King Arthur...

    • 13 Golagros and Gawane
      (pp. 197-204)

      The political / statecraft theme is developed more strikingly inGolagros and Gawane, a 1365-line romance dating from before 1508, than inLancelot of the Laikand perhaps in a more successful manner.¹ The source text for the Scots poem is the late twelfth-century sequel to Chrétien de Troyes’sPerceval, ou le Conte du Graal:The First Continuation of the Perceval, also called theContinuation Gauvain.² Ralph Hanna, in the “Introduction” to his edition, relying upon an early doctoral dissertation and upon the notes of W.R.J. Barron, restates an old idea that the French source forGolagrosis a late...

    • 14 The Taill of Rauf Coilyear
      (pp. 205-211)

      The Taill of Rauf Coilyear(ca. 1470) is one of the more curious romances in medieval literature.¹ Off on the chase outside Paris, Charlemagne loses his way in a storm. He accepts hospitality from Rauf, a coal-carrier, who does not recognize the emperor. Charlemagne, who gives his name as Wymond of the Wardrobe, is offered a splendid meal and the most opulent of beds for the night. The onlycontretempsoccur when Charles, as king, expects Rauf to precede him into the house and to table, and Rauf, aware that he is the master in his domain, insists that the...

    • 15 Eger and Grime
      (pp. 212-220)

      Eger and Grimecomes down to us in two late, Anglicized versions. The much longer Aberdeen or Huntington-Laing version contains a fascinating extension of the narrative beyond the usual happy ending; it also retains some of the Scots language from the original.¹ The villain, Gray-Steel, became a legendary figure of quasi-mythical status; the first allusion to the romance has King James IV listening to two fiddlers who sang about Gray-Steel at Stirling in 1497. The story, with its two heroes and their magnificent adversary, remained popular through the sixteenth and seventeenth centuries. Deanna Delmar Evans thinks of it as the...

  8. Part Four Scots Renaissance:: Soundings

    • [PART FOUR Introduction]
      (pp. 221-224)

      There is a tradition in French studies which emphasizes the barriers separating the Middle Ages from the Renaissance. Fortunately, this is not the case in Scotland. The proceedings of scholarly conferences and the collections of essays devoted to the older Scots literature assume a continuum from the fourteenth to the seventeenth century.¹ Medieval and Renaissance / early modern are addressed together, in the same collections and, more often than not, by the same scholars.

      In Scotland as in France traits presumed to be hallmarks of the new times – a passion for classical letters; the embellishing of contemporary writing with Greco-Roman...

    • 16 Mary Queen of Scots
      (pp. 225-235)

      Opinion is divided on Mary Stuart / Mary Queen of Scots. Jenny Wormald envisages her as an incompetent ruler, with no sense of political reality, who collapsed when faced with crises and who achieved nothing of value that endured.¹ Michael Lynch sees her reign as a golden age of culture and refinement, presided over by a patron of the arts – poetry, music, and painting – a woman who sought in vain for an Erasmian court where opposites could meet and the realm could flourish without outside (English) interference.² Both sides agree that it is an error to overemphasize Mary’s personal life,...

    • 17 King James VI
      (pp. 236-251)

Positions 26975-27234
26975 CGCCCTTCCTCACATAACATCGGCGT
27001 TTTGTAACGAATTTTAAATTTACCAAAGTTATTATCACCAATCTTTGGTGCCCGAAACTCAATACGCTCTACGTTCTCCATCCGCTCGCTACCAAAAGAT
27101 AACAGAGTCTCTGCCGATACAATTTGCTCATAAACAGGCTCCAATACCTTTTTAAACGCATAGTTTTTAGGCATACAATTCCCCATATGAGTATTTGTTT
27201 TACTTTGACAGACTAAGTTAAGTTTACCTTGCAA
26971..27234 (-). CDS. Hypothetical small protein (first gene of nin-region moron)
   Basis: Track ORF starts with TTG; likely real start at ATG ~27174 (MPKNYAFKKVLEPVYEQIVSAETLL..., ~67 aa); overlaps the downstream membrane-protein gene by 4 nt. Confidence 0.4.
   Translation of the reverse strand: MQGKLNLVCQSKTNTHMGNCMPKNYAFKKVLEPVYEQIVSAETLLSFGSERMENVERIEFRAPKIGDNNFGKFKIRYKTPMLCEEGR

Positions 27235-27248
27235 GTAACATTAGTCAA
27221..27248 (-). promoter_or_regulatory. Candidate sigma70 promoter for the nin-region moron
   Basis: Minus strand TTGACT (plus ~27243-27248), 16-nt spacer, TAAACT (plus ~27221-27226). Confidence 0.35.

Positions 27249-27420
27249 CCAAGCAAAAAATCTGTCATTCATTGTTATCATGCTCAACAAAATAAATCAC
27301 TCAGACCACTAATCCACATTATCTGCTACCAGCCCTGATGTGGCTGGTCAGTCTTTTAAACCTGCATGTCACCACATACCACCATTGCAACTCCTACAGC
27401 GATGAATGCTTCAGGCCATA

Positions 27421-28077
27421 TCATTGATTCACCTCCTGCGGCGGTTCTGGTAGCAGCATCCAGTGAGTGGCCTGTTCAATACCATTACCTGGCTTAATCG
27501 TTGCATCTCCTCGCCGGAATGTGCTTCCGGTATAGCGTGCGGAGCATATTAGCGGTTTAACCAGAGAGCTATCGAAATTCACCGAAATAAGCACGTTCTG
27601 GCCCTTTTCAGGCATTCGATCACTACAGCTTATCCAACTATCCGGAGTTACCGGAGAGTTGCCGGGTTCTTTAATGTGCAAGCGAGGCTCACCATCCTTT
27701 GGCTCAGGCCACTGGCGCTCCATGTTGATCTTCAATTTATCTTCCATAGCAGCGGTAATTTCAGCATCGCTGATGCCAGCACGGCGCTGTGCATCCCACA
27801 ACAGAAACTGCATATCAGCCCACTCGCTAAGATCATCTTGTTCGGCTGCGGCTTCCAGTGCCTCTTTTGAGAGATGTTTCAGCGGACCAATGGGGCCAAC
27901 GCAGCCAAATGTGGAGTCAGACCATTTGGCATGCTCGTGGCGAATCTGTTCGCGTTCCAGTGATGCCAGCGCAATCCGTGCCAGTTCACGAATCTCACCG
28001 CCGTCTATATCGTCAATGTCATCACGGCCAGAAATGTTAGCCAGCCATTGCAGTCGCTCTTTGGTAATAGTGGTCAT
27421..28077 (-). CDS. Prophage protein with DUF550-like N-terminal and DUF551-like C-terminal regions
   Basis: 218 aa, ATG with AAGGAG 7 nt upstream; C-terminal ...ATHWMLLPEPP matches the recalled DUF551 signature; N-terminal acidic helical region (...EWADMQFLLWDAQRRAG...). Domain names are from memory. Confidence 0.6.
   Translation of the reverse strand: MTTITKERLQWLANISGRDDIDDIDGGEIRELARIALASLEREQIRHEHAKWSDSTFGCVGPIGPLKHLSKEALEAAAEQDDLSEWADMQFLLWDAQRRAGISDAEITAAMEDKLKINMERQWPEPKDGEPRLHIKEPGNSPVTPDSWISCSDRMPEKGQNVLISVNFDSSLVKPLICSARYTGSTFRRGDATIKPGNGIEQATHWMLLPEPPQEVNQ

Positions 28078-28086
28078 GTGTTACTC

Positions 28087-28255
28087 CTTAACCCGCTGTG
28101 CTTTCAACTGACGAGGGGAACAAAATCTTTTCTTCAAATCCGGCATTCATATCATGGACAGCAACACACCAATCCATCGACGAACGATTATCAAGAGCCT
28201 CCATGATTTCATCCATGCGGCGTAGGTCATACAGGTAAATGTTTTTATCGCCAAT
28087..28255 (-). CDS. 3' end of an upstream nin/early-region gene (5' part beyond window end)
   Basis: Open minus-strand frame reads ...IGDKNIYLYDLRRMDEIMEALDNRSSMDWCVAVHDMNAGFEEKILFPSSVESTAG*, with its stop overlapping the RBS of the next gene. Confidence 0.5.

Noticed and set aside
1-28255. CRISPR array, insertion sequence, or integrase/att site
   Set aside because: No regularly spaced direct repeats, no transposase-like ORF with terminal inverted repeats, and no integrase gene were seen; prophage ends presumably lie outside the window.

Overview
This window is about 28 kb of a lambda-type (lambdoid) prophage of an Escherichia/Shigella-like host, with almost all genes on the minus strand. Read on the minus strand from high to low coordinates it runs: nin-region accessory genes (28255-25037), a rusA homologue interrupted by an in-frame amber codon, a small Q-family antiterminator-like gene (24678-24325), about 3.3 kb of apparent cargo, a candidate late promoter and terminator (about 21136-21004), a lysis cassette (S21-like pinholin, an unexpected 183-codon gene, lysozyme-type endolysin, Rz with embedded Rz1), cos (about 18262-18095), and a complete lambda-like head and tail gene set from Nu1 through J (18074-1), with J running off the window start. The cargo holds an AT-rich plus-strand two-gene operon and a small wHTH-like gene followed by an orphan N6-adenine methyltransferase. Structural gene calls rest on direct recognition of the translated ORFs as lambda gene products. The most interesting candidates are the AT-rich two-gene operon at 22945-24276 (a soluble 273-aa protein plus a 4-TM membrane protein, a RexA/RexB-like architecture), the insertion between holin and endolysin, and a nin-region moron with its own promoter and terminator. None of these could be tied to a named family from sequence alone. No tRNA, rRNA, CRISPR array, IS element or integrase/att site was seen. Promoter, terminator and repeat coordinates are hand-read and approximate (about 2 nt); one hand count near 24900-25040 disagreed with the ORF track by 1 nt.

Sally Mapstone argues persuasively that although the courts played a role in the patronage of literature, it is only with the reign of James VI that we find a thriving group of writers centred around the monarch, acknowledging his patronage and conscious of contributing to an ensemble of writing.¹ In addition, this court differed from so many on the Continent or in England, in that the monarch himself was an active, creative writer throughout his reign in Scotland and, to a lesser extent, after inheriting the crown of England. He was indeed treated by the others not just as a...

    • 18 The Monarchicke Tragedies
      (pp. 252-264)
      William Alexander

      Sir William Alexander of Menstry, first earl of Stirling, lived a varied, exciting existence. Alexander, who followed King James to London in 1603, became a great man in the realm, active in four areas: literature, statecraft, colonial expansion, and religion. However, the colonial ventures ended in failure, darkening his later years; his life ended in poverty and, from the Scottish side of the border, odium.

      Alexander authored a considerable poetic corpus; in his day, he was a respected and successful man of letters, praised by Michael Drayton, Samuel Daniel, and William Drummond of Hawthornden, among others.¹ His works includeAurora...

    • 19 William Drummond of Hawthornden
      (pp. 265-294)

      It is perhaps appropriate that this study of earlier Scots literature end with one of its more fascinating writers, one whose ambivalent place in the canon is emblematic of Scottish literature as a whole. William Drummond of Hawthornden is the author of a rich corpus of verse, sacred and profane, the major collections published in 1616 and 1623, and also of works in prose.¹

      Although respected and admired by his contemporaries – by Alexander, Drayton, and also Ben Jonson, who took the trouble to pay him a visit in the North – he was seriously neglected until the most recent times. Scholars...

  9. Conclusion
    (pp. 295-302)

    It will come as no surprise that French literature had a pervasive impact on the older literature of Scotland, medieval and Renaissance. The French tradition offered a wide range of genres, modes, structures, and styles, much of which the Scots adopted, adapted, and made their own. What today we recognize to be one of the dominant genres of the French later Middle Ages, perhaps the most important of all – thedit amoureux– played a comparable role in Scotland. Guillaume de Lorris, Machaut, Froissart, Chartier, and theBelle Dame sans MercyCycle are especially prominent. Another mode – satirical, comic, and didactic...

  10. Notes
    (pp. 303-354)
  11. Bibliography
    (pp. 355-400)
  12. Index
    (pp. 401-415)